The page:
I met my hosts the next day and we began to chat. Guess who worked on Trapp Falls Road before they left the corporate world? Yep. Guess who’d been asking for help to come? “I prayed for help two weeks ago.” Clearly, she didn’t know who was going to come or how they were going to show up but there I was, proof that prayers could be heard and answered. It was a first for me, as well. I’d never given much consideration (as an adult, anyway) that prayers could be heard and answered. However, that interaction, combined with a fit of pique at my then-landlord, led me to decide that I was going to give my things away and cross the country without any income or place to call home. In that fit of pique, “Fuck it! I’m just going to do it!” flew out of my mouth. At the moment, I was house sitting and because the homeowners were returning the following the day, I’d made a dump run. When I walked into the house upon returning, I opened my email to find a note: “We are going to be staying in New York for the month of November. Would our place be useful for you?” Cue the beginning of learning trust. Now, despite the fact that I had been visited by God twice, I did not believe believe in him in the way others talk about prayers being heard. However, whether I believed or not, this was a clear sign that I had just made the right decision and somebody had actually heard me cursing and grumbling while I was on a dump run. The first round of letting go of all my things progressed swiftly from there.
I learned to drop all expectations of how I thought any outcome should appear or assess, analytically speaking, what it was or should be about (or so I thought). I embarked on the journeys because I knew I must. Anything less was not an option. I did not feel like I was ‘obeying’ a higher or external power. I just knew I had to go. Sometimes there was a clear ‘push’, other times a ‘pull’ and sometimes an inner knowing that obscured any ideas of ‘I can’t’.
For six years, each of these trips to here, there, and beyond all boundaries was always in answer to someone’s prayers; those of Ancestors for their breathing kin, the ground for release, rocks to be sung or bled awake, and to bring burgeoning healers all the way through. Until January 2019, when I had another fit of pique and told the Gods that they needed to do something to help me because I could go no longer. I could travel no more. My tank was more empty than my car’s had ever been.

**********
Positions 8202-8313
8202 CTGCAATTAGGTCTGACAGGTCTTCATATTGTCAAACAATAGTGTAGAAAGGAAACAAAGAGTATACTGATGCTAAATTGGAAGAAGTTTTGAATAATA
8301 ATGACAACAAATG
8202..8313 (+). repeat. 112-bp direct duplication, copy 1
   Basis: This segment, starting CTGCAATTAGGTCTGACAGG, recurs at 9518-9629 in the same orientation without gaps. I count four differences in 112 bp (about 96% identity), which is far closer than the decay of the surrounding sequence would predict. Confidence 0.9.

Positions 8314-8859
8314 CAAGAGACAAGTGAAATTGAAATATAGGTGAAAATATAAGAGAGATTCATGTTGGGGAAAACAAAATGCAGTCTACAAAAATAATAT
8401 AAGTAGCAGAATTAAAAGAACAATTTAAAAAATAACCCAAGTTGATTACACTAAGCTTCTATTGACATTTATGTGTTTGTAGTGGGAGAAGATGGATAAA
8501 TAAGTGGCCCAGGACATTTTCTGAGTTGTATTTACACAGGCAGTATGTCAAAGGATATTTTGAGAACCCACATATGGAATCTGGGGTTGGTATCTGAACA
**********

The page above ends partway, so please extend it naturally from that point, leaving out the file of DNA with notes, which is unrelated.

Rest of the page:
In response, I was directed, in something of a roundabout way, to Telluride, Colorado. I’ve been in the region since The Dream Lady said, “I have a place. You can stay here and I can leave the dogs with you when I travel.” Finally!! Someone had heard my own prayers and answered them. Finally!! Help for me in the same way I’d helped others.
I drove into Telluride on January 21, 2019, to find The Dream Lady. If she’d been here 51 years like she claimed, everyone local would know her. They didn’t but here I was. So close to where I was to be yet so far because I didn’t know where between these mountains the place to be was; except I could feel it. It was a solid as the driver’s seat under my butt. It was a loud as the radio static: “Here!” I drove into town that afternoon to a mountainous embrace, one the nearly mimicked that of Hesperus in 2014 when she said, “Where have you been? You’re home! You’re home!” When I had to leave town that night, I was literally pulled back by forces of nature that said, “Come back! Come back!” And I wept. Because here I was, here I was where I’d been sent, where I’d been seen and, perhaps, found by yet another (or others) who’d called me home.
None of this was much different than had unfolded from 2013 on with the exception of the potential of my own prayers being heard and answered. I’d spent those six years hearing, “We’re the People of the Sun. Come home” and “Here she is! She’s Home!” coming from the backs of red-tailed hawks and mountain peaks so being welcomed or called home was nothing new to me, even without an intellectual or emotional connection to a space or place.
It’s different now. Now, even though I don’t know where this specific physical space is, this place the heart can call home, wants to come home to, I can feel it. It’s a solid to me as the hotel bed that’s under my butt. It’s strength (the place, notsomuch the bed) and safety and openness to me and all that I am is there. It visits me in quiet moments of night or in the morning. Two summers ago, I looked out at a particular peak and said aloud, “I don’t know when it was I walked out of these mountains but they birthed me.” Though it makes no sense to others, it’s the foundation, they are the foundation of my heart; the very thing that has created the potential of all that I am and am meant to be.